Trustees of N.J. Brewery Employees’ Pension Trust Fund, 29 F.3d 863, 873-74 (3d Cir. 1994));
see also Kim v. Columbia Cnty. Children & Youth Servs., No. 15-CV-2331, 2016 WL 8257721,
at *4 (M.D. Pa. Dec. 19, 2016) (“In failing to attend his deposition, Kim has actively prejudiced
the defendant from being able to defend Kim’s civil rights claim against it.”). Accordingly, this
factor weighs in favor of dismissal.
A History of Dilatoriness
There has been a pattern of dilatoriness by Plaintiff in this case; he has missed several
deadlines and taken little action beyond filing his complaint over seven months ago.
discussed above, Plaintiff did not respond to Defendant’s Motion to Compel Plaintiff’s
Deposition. Further, when the Court issued a Show Cause Order upon Plaintiff to address why
this matter should not be dismissed, he failed to respond by the deadline. Rather, one day after
the deadline, Plaintiff filed a Motion to Continue, which the Court construed as a motion for an
extension of time to respond to the Show Cause Order.
In Poulis, the Court of Appeals held that “[t]ime limits imposed by the rules and the court
serve an important purpose for the expeditious processing of litigation. If compliance is not
feasible, a timely request for an extension should be made to the court. A history . . . of ignoring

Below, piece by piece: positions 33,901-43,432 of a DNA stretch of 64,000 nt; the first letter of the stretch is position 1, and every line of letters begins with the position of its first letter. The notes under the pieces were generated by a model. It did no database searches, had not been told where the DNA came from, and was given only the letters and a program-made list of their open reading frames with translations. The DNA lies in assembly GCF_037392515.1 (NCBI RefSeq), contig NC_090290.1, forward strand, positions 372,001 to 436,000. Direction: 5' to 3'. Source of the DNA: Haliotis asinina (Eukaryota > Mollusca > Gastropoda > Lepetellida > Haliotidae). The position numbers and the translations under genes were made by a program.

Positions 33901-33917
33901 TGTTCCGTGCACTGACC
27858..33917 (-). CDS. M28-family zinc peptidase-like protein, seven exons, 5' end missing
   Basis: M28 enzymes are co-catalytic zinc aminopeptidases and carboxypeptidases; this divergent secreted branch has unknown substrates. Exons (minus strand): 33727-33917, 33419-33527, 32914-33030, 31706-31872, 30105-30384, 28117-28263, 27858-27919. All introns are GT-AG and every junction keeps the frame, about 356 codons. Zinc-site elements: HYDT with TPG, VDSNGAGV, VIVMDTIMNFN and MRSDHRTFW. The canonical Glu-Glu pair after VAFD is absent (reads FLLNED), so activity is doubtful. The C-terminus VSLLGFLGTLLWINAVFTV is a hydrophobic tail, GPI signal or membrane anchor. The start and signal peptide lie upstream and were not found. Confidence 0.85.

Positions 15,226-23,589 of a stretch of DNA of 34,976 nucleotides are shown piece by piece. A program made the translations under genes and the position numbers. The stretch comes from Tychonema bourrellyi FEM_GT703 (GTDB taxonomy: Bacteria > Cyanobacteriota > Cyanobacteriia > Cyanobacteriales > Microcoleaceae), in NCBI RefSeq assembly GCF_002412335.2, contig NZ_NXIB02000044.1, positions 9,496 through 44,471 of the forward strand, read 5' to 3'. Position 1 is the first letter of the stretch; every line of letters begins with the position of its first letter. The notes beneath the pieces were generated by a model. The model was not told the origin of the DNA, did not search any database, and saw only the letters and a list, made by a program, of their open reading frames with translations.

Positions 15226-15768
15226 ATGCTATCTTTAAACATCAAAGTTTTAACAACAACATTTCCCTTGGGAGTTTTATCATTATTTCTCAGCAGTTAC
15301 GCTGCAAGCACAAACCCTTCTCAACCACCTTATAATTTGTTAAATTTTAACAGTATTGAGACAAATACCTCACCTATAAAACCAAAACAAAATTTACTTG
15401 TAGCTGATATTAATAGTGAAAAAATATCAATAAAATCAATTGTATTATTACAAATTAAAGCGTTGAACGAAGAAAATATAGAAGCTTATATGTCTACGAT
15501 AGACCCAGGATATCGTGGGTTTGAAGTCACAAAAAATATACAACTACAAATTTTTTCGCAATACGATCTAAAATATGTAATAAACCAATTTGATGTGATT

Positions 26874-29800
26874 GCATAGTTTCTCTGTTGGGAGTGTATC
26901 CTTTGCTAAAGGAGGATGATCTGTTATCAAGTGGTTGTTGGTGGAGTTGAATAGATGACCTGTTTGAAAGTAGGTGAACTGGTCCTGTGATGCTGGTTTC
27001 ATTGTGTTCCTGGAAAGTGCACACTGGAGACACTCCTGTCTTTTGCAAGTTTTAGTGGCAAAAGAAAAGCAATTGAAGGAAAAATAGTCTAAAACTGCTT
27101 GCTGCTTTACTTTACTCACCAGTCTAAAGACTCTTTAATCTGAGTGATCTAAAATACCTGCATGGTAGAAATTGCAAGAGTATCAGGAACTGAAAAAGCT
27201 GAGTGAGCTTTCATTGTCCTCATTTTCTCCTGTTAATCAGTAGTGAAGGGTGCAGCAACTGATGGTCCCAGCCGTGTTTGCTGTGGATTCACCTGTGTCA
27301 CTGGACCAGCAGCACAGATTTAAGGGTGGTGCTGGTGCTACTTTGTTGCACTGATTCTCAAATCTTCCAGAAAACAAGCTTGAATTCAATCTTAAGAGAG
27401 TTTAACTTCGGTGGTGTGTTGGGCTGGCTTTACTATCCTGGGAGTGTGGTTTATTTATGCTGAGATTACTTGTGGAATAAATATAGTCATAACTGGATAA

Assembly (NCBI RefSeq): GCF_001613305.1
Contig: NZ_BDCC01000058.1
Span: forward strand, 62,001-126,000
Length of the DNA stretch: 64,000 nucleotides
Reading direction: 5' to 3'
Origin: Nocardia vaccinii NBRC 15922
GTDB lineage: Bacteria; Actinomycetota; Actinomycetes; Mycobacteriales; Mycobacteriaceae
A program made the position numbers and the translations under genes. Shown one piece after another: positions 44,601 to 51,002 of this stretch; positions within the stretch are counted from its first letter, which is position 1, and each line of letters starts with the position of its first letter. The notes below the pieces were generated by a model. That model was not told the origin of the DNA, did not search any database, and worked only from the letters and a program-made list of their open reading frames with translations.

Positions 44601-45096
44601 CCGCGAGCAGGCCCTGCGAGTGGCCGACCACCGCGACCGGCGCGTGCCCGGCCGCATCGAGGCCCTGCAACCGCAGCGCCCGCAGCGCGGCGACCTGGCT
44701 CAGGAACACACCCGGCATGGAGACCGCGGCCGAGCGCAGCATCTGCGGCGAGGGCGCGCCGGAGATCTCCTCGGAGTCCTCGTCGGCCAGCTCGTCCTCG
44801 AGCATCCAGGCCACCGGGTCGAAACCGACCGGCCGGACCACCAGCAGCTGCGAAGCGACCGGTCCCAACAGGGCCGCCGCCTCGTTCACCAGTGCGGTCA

these time limits is intolerable.” Poulis, 747 F.2d at 868. Plaintiff’s repeated failure to meet
deadlines established by this Court demonstrates a history of dilatoriness. This factor weighs in
favor of dismissal.
Whether the Party’s Conduct was Willful or in Bad Faith
Although Plaintiff has responded to the Court’s Show Cause Order, his response is
inadequate because it does not address why this matter should not be dismissed. Despite same,
the Court construes Plaintiff’s response to mean that he has failed to prosecute his case because
of his financial difficulties.2
Further, although there has been a pattern of dilatoriness by
Plaintiff in this case, “tardiness, which is not excused by inability, is not necessarily willful.”
N’Jai v. Floyd, No. 07-CV-1506, 2009 WL 1531594, at *19 (W.D. Pa. May 29, 2009); see also
Briscoe, 538 F.3d at 262 (“[W]illfullness involves intentional or self-serving behavior.”).